Dear Uptown News Editor:
The North Park Historical Society opposes the Plaza de Panama bridge/underground parking structure and the environmental process that is being conducted for this project by the City of San Diego. Based on our review of the environmental impact report (EIR), we found that the document is not sufficient for decision makers and the public as required by the California Environmental Quality Act (CEQA). We also determined that the City has not conducted its duties as Lead Agency in accordance with the spirit and the letter of environmental law. Our detailed letter of comment is on our website at NorthParkHistory.org. This letter has been received by the City and is now part of the public record. It was written to help everyone understand the following important points.
Multiple specific requirements of CEQA have been violated by the City’s approval of the Memorandum of Understanding (MOU) with the project proponent.
By approving the MOU, the City has illegally delegated its responsibilities as Lead Agency to the project proponent.
The EIR is completely missing a specific recreation section that addresses impacts to special events such as December Nights and Earth Fair during the two years of project construction, and impacts on Morley Field recreational facilities due to disposal of 142,000 cubic yards of soil excavated for construction of the underground parking structure.
The EIR’s own analysis shows that an employee parking management plan would be more effective (and much less expensive!) than the proposed underground parking structure in enhancing visitor parking, but a plan is not proposed.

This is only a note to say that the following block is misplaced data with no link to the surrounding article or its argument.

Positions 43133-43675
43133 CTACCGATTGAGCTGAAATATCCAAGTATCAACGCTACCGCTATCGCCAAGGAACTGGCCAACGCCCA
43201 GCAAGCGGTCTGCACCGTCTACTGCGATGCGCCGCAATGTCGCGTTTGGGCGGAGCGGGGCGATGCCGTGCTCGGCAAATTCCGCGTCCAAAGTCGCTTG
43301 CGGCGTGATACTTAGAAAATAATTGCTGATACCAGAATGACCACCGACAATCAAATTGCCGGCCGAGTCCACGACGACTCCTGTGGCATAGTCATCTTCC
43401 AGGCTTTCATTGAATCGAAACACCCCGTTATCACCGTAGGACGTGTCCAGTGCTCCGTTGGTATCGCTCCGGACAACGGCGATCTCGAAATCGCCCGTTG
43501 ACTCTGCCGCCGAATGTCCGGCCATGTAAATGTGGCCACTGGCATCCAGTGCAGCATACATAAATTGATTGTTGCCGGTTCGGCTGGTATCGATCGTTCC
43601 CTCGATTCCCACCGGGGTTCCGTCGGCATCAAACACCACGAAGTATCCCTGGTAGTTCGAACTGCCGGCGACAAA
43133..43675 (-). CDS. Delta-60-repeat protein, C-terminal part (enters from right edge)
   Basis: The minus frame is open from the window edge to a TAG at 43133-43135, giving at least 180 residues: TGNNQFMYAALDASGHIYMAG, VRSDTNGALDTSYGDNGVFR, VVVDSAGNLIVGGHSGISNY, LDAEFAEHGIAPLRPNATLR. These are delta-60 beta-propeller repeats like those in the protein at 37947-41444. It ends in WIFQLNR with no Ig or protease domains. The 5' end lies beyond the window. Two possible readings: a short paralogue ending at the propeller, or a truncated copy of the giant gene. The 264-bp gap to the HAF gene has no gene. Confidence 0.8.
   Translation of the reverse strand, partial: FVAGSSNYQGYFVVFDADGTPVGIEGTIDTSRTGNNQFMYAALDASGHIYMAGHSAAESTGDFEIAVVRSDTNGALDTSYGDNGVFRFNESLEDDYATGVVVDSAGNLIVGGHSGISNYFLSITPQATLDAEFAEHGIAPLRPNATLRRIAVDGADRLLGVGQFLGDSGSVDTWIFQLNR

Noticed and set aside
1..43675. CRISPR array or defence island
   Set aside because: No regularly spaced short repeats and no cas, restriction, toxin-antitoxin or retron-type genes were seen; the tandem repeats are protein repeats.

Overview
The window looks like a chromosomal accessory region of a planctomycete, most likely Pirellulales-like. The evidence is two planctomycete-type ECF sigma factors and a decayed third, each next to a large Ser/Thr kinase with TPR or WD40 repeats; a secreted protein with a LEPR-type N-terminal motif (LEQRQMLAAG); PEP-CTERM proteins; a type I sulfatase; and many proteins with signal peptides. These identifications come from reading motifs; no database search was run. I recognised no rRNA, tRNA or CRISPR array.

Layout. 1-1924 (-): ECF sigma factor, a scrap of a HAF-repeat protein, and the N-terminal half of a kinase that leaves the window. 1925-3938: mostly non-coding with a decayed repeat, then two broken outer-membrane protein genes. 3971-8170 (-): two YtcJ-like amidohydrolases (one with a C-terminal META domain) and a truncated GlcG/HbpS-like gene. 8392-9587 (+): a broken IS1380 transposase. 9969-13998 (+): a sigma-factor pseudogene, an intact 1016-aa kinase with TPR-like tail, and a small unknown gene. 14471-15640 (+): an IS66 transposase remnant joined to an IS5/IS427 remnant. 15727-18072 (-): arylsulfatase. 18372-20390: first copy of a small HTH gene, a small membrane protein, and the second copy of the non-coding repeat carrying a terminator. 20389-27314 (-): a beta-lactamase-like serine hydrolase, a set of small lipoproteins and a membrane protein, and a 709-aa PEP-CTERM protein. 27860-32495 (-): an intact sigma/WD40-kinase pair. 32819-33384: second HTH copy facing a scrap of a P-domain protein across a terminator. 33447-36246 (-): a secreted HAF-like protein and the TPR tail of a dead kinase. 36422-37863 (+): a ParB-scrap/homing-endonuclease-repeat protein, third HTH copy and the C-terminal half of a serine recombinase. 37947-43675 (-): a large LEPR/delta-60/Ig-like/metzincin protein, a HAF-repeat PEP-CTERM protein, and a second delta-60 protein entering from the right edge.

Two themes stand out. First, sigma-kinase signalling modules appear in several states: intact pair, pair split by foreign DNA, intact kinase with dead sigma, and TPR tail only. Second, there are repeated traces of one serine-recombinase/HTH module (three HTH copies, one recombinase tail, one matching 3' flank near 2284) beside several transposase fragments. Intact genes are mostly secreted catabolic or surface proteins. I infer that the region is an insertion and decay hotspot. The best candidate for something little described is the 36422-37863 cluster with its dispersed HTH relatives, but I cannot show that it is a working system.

The proposed underground parking structure will not be self-sustaining with the assumed $5 parking rate, and excess operational costs will have to be paid from the General Fund.
Potential noise impacts due to the transport and disposal of soil in the Morley Field area are not analyzed, even though the extended haul route is within 200 feet of homes along 28th Street at the intersection of Pershing Drive and Redwood Street, and closer than 1,000 feet to homes along 28th and Upas streets at Jacaranda Place.
There is no discussion of impacts from construction damage to local roadways, including truck hauling along the route between the Central Mesa and East Mesa. Most of the roadways identified as the haul route have been repaved recently, including Zoo Place, Florida Drive and Pershing Drive.
The selection of the Half-Plaza Alternative in the EIR as the environmentally superior alternative is not accurate. Four other feasible alternatives analyzed in the EIR would do a better job at preventing environmental damage caused by the project as proposed; all four alternatives eliminate the underground parking structure and two would eliminate vehicles from the entire length of Cabrillo Bridge.
It is unimaginable that any perceived benefits of the proposed Centennial Bridge and Central Mesa underground parking structure components of the Plaza de Panama project could outweigh their unavoidable environmental damage to the Balboa Park National Historic Landmark District, which is the City’s historic site #1 and our crown jewel of parks.
Secretary, North Park Historical Society
Reponses to the Normal Heights joint-use park space